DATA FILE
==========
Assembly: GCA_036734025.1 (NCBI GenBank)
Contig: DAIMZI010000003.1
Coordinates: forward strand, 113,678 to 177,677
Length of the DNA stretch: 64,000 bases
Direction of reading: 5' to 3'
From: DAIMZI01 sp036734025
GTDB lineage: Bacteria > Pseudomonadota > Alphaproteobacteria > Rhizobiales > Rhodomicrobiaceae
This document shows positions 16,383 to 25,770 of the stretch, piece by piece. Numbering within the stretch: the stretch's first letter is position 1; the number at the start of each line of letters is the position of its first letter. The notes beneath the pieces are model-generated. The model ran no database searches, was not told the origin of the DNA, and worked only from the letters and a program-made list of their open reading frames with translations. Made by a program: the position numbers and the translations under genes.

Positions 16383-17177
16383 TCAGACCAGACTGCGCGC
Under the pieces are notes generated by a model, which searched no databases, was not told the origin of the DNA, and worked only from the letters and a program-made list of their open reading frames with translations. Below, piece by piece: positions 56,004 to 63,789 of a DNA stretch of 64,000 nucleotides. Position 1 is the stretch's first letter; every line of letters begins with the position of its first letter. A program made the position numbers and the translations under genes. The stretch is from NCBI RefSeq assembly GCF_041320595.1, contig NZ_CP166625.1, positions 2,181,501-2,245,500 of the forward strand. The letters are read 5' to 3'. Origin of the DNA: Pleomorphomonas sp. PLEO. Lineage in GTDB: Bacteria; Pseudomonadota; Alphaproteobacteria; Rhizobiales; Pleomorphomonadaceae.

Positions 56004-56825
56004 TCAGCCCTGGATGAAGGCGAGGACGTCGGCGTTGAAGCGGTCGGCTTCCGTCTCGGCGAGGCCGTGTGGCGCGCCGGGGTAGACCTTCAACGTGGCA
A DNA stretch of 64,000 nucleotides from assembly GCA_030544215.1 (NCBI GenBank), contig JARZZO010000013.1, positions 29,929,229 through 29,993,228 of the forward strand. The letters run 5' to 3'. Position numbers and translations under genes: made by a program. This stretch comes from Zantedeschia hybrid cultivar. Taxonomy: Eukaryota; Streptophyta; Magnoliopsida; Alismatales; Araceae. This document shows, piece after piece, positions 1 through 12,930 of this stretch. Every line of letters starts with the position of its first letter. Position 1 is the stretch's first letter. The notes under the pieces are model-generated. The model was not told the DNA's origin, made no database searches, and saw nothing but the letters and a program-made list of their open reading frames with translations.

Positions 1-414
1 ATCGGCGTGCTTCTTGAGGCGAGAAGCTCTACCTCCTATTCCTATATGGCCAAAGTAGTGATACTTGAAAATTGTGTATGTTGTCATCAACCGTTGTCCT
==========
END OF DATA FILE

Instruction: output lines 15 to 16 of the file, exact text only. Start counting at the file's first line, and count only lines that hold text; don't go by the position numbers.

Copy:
Positions 1-414
1 ATCGGCGTGCTTCTTGAGGCGAGAAGCTCTACCTCCTATTCCTATATGGCCAAAGTAGTGATACTTGAAAATTGTGTATGTTGTCATCAACCGTTGTCCT